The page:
They come from the sky?
An article in the current [July/August 2016] Biblical Archaeology Review caught my eye: Archaeology Gives New Reality to Paul’s Ephesus Riot [Page 24 ff.]
The piece, by James R. Edwards, is about findings (archaeological digs) that confirm Luke’s account, in The New Testament [Acts 19:23-41] of a “riot” involving St. Paul in Ephesus, Turkey.
(I’m little interested in crazy Paul’s activities or New Testament fantasies, but an aside in the Luke account seemed fascinating in the UFO context.)
Acts 19:35 has this:
“Who does not know that the city of Ephesus is the neōkoros of the great Artemis who has fallen from heaven.” [Bold print mine]
The mythology about the goddess Artemis (or a statue of her) falling from the Sky (or from Zeus/Jupiter) was part of the “ancient mother goddess cults, the roots of which extended back to the sixth millennium B.C.” and recorded by “Greek historians Polybius (2nd Century B.C..) and Dionysius of Halicarnassus (1st Century A.D.)” in their discussions of the “pendants” that hung from the chest of Artemis as depicted in statues of the goddess. [BAR, Page 28]
The pendants represented breasts, discounted by Professor Edwards, or “breast-plating, amber amulets, or even symbols of fruitfulness [virility] …” [ibid, Page 30]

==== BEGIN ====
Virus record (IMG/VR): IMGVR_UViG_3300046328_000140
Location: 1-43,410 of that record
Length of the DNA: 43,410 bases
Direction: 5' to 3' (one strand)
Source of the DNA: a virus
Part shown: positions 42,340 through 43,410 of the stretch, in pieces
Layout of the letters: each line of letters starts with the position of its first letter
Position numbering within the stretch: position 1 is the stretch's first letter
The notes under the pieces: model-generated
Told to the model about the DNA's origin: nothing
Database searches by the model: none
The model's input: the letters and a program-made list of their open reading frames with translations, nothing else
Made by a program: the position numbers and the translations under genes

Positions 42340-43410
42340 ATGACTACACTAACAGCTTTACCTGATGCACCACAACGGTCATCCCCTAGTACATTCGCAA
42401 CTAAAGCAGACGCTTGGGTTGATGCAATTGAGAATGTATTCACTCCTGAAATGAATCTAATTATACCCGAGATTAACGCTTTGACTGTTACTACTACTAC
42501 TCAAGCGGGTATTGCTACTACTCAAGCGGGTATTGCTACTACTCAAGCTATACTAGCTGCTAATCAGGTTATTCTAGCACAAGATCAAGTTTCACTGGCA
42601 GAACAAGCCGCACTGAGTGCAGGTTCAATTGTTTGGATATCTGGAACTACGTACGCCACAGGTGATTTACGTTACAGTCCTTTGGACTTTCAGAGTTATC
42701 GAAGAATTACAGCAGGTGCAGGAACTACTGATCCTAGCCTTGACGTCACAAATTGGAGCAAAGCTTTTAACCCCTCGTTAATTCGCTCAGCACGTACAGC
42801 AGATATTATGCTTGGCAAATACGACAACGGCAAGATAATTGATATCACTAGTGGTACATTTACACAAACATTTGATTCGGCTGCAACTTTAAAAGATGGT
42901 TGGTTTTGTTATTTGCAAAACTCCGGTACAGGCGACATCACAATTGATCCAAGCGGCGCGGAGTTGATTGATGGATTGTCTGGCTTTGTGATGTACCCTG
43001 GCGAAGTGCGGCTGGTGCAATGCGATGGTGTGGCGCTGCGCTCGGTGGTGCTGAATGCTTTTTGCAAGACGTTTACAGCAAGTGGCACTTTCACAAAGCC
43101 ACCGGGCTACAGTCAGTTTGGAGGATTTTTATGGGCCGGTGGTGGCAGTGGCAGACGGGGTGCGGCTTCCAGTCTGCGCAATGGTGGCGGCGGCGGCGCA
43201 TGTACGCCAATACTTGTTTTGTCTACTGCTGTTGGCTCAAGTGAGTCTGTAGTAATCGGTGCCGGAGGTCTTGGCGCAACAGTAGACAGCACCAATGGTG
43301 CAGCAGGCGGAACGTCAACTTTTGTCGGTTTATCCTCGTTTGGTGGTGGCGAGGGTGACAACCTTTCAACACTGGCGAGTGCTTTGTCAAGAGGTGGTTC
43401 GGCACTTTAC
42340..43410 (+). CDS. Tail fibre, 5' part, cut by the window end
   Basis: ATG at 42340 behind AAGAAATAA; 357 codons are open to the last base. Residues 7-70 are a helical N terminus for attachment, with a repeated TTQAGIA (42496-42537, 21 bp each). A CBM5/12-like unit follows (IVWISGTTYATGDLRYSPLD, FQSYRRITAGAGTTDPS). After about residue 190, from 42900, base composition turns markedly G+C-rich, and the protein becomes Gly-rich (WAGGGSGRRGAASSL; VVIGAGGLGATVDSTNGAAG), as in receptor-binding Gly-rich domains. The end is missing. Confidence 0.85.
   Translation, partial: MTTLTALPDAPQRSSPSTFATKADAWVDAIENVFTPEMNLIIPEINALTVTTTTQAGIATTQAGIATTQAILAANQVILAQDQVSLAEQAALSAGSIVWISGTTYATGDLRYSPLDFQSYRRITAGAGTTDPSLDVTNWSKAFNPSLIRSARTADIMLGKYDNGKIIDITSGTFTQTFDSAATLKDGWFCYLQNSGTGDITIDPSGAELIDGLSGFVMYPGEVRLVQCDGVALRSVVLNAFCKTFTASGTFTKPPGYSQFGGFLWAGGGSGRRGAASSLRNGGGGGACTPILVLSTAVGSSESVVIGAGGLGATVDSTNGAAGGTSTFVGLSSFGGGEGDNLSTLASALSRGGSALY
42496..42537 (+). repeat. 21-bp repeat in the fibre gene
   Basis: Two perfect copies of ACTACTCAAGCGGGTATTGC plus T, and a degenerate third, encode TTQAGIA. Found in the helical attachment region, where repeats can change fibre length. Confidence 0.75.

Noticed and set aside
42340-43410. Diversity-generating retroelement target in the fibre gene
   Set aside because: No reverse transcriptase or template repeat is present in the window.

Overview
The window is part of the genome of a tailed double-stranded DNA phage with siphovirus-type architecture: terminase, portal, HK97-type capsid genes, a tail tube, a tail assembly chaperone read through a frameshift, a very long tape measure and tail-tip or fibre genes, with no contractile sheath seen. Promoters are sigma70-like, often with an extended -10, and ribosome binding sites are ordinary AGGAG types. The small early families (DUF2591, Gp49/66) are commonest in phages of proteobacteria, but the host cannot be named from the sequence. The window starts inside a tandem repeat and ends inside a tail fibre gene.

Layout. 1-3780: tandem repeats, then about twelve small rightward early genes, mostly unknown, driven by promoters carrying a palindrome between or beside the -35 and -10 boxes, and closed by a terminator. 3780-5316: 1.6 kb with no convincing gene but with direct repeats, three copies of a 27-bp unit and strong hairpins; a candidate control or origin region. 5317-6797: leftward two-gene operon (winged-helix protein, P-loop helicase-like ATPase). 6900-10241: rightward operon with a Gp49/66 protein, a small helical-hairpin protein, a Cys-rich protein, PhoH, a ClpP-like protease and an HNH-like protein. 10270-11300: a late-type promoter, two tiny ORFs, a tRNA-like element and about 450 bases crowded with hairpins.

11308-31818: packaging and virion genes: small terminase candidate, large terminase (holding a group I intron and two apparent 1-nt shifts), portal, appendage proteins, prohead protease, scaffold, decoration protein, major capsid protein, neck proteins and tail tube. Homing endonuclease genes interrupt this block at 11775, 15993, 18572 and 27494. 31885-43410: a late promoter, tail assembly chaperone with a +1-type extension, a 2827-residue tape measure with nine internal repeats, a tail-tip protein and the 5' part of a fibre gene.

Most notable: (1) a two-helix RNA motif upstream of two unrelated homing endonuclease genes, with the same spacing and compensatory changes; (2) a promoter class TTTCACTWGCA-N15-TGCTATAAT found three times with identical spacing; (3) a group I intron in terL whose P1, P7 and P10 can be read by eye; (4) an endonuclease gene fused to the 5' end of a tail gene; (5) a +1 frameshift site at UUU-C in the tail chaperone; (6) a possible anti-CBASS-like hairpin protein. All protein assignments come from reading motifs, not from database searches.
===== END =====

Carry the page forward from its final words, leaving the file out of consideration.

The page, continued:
My interest eschews the breast interpretations or “riot” caused by Paul’s assertion “that gods made with hands are not gods.” [Acts 19:26].
My interest was in the assertion that the goddess (or a statue of her) fell from heaven and was worshipped accordingly.
However, the consensus of scholars is that what fell was a meteorite, which I thought was silly until I found accounts of various cultures worshipping effluvia falling from the sky, meteorites among them:
Another fascinating (I’m being hyperbolic here) aspect of the Artemis myth is that “she rests either arm on a staff formed of entwined serpents or of a stack of ouroboroi, the eternal serpent with its tail in its mouth …” [Wikipedia]
The snake eating its tail was a symbol masticated by alchemists and others engaged in the mystic arts.
My point? That myths often intrude upon truths, even though mythology, allegedly, has a core of truth at its center. [See Jung and Joseph Campbell]
And while Alien Astronaut theorists may find grist in the Artemis story – the fall from heaven – the tale, as it appears in ancient accounts and even The New Testament, is one like many UFO tales that becomes less substantive when serious investigation occurs.